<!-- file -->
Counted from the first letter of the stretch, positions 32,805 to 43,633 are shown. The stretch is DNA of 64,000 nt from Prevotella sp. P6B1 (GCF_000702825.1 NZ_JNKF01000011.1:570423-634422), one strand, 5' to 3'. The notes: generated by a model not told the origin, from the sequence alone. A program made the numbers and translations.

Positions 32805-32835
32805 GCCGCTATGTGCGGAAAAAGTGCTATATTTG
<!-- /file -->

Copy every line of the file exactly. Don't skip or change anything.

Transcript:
Counted from the first letter of the stretch, positions 32,805 to 43,633 are shown. The stretch is DNA of 64,000 nt from Prevotella sp. P6B1 (GCF_000702825.1 NZ_JNKF01000011.1:570423-634422), one strand, 5' to 3'. The notes: generated by a model not told the origin, from the sequence alone. A program made the numbers and translations.

Positions 32805-32835
32805 GCCGCTATGTGCGGAAAAAGTGCTATATTTG